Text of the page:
The Macau government will “closely monitor” the next generation of gaming concessionaires, regarding commitments that have been made in the current bidding process. This included the promise to “guarantee the employment rights of local residents” and to help the city diversify its economy, said Adriano Marques Ho, the head of Macau’s casino regulator, the Gaming Inspection and Coordination Bureau. He is also a member of the commission that is assessing the tender bids.
Mr Ho’s remarks were from a reply – made public on Friday – to a written enquiry in August from Macau legislator Leong Sun Iok, who represents the interests of the city’s largest labour group, the Macau Federation of Trade Unions.
Mr Leong had asked the government what measures it planned, to protect the employment interests of locals in the casino sector. He cited concerns from “many” industry employees that there might be “layoffs” in the sector once the government had granted new gaming rights.
A Wednesday report from Morgan Stanley Asia Ltd, estimated the current six Macau casino operators had lost in aggregate US$1.5 billion in the third quarter this year, as costs exceeded income amid choppy trading conditions linked to Covid-19 containment policy in Macau’s key tourism market, mainland China.
Senior Macau government officials have said several times during the pandemic crisis, that they anticipated that current concessionaires would do their best to avoid layoffs of Macau ID holders.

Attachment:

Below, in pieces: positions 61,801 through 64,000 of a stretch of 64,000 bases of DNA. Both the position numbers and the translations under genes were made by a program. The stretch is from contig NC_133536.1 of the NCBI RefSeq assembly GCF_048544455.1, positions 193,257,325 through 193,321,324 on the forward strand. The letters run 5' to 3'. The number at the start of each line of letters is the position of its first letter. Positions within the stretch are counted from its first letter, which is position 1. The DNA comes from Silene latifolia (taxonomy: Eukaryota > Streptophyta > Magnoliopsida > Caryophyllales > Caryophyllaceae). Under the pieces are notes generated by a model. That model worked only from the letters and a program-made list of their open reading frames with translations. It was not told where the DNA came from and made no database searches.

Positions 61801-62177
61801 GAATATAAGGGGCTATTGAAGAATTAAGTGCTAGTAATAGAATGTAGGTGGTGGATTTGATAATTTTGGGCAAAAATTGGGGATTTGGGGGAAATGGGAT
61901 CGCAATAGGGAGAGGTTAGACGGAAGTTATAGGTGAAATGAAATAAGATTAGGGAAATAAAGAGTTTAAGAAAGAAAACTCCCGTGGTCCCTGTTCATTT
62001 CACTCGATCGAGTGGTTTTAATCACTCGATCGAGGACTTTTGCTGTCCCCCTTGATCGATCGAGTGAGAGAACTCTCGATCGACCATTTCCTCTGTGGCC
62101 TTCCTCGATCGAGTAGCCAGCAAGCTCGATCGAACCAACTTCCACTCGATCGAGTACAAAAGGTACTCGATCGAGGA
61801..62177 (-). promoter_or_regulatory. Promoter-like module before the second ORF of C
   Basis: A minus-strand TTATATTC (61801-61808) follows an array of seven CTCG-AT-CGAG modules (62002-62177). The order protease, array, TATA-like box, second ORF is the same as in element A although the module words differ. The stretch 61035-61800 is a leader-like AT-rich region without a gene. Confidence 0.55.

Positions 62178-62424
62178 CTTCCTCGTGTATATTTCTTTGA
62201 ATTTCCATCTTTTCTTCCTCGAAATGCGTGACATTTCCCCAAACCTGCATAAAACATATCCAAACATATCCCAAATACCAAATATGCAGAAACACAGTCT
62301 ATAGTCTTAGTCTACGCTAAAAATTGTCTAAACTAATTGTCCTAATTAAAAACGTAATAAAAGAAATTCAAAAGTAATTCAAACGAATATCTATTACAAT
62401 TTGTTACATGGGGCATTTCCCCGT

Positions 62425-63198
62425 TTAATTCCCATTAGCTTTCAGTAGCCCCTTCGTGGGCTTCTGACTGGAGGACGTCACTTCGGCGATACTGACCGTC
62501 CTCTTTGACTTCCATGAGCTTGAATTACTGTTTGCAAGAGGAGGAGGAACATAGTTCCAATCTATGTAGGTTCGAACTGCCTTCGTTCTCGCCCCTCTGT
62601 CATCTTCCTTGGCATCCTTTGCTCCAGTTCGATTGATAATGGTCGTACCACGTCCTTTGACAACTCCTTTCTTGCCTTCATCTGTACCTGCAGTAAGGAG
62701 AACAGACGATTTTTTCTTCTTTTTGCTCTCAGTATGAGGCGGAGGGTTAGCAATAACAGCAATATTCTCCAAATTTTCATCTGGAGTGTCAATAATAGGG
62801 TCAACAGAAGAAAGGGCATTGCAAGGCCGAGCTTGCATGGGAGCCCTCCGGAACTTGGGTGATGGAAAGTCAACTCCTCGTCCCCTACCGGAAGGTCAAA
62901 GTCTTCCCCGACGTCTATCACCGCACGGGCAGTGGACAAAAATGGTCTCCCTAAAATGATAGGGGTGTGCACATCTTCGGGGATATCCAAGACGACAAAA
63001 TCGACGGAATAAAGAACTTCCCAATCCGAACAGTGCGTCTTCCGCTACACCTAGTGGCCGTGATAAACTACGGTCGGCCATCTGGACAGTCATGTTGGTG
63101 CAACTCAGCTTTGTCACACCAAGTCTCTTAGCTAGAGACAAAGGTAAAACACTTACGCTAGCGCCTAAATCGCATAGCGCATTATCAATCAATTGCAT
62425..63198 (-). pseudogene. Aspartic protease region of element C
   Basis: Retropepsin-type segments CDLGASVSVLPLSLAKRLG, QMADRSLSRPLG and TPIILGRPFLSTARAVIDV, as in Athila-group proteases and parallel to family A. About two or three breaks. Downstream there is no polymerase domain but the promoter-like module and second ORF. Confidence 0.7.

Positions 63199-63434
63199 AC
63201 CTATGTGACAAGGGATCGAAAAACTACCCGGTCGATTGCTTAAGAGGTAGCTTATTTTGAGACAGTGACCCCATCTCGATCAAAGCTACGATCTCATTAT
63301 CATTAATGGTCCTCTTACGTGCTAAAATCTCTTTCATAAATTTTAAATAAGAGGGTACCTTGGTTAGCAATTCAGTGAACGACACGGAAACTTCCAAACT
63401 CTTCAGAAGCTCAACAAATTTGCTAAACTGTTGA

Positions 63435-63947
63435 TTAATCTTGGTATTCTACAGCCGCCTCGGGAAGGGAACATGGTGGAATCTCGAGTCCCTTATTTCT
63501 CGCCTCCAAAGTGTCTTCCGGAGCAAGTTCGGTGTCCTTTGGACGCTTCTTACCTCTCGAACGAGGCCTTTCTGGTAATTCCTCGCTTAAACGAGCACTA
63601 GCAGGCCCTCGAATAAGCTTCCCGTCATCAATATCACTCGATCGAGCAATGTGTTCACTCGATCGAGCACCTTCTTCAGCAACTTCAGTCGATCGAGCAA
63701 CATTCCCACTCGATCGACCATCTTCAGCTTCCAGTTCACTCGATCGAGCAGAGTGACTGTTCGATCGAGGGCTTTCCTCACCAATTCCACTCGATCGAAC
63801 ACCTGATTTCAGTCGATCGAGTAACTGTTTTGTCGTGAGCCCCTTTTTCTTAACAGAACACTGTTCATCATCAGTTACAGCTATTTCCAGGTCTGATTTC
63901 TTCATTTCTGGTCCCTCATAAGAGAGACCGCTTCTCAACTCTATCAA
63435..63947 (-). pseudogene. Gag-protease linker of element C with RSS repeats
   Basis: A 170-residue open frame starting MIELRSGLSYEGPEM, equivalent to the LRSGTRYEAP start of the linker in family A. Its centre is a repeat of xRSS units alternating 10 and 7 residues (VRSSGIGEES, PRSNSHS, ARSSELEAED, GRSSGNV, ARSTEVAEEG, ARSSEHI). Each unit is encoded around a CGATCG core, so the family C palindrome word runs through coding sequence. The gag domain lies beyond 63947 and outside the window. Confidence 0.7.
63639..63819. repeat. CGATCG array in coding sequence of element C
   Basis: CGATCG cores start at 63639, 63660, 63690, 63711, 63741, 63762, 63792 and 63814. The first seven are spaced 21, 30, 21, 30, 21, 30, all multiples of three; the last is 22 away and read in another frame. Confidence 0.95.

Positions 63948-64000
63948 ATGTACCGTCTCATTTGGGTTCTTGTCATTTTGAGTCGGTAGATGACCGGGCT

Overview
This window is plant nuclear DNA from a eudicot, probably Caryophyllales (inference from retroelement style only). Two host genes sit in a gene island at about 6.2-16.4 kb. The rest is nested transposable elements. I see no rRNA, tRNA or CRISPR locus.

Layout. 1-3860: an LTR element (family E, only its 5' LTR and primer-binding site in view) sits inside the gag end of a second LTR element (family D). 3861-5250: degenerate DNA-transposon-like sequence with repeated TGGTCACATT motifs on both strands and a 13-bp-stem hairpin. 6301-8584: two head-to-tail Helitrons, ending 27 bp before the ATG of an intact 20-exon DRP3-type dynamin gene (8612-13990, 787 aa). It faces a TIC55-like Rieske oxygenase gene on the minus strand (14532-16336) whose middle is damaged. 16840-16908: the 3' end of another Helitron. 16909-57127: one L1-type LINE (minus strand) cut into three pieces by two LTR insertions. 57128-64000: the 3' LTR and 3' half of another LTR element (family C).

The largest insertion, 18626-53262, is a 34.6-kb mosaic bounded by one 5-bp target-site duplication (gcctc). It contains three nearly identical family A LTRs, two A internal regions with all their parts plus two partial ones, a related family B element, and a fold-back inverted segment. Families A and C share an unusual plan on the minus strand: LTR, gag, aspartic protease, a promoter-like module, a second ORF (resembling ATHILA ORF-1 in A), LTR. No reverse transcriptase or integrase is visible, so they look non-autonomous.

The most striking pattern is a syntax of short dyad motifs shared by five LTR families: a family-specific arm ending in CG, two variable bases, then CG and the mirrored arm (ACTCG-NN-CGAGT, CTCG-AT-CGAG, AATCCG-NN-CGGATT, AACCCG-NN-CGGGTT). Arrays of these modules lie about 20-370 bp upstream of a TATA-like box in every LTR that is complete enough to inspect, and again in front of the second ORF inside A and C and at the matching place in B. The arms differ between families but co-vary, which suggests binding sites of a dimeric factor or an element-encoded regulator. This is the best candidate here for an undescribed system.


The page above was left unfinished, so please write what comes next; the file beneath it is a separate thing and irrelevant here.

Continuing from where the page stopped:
Bill Hornbuckle, chief executive and president of MGM Resorts International, parent of current Macau operator MGM China Holdings Ltd, had commented this week when asked about the tender process, that his firm had been “highly supportive throughout… Covid, in taking care of our employees, taking care of all of our SMEs [small and medium-sized enterprises].”
Credit Suisse (Hong Kong) Ltd said in a Monday note – citing “channel checks” – that the Macau authorities in their negotiations with the bidders in the ongoing tender process, had “requested a much higher investment into non-gaming” than the bidders had so far tabled.
The Macau authorities have previously stated they aim to have up to six, 10-year new concessions, starting from January 1, 2023. Macau’s tender process has received seven applicants, including the six incumbents, and a unit of Genting Malaysia Bhd.
Mr Ho of the gaming bureau – a body also known as DICJ – said in his reply to the local legislator: “Maximising Macau’s overall benefits will be our principle when negotiating the [gaming] concessions’ contracts.” That was understood to be a reference to the negotiation phase that will follow between the government and each commercial partner chosen via the tender process.
He added: “Following the grant of the [new] concessions, we will closely monitor the gaming concessionaires’ implementation of what they have promised in their bids, which will include the exercising of their social responsibilities for ensuring the gaming industry can be sustained healthily; [that] local residents’ employment interests are protected’ and [that they are] supporting the diversification of the economy.”
The DICJ director did not directly address the legislator’s question regarding what action the government might consider, were there to be layoffs after awards of new concessions.
Mr Ho mentioned that any company operating locally – including gaming concessionaires – was obliged to prioritise employment opportunities for Macau ID holders, and comply with local labour laws.
The official also cited as a reference point, the corporate social responsibility article of Macau’s updated gaming law. Under it, gaming concessionaires are required to ensure employment of locals and their “upward mobility” career-wise. The concessionaires are also required to have a provident fund for their staff, and to guarantee to cover any labour-related financial liabilities.
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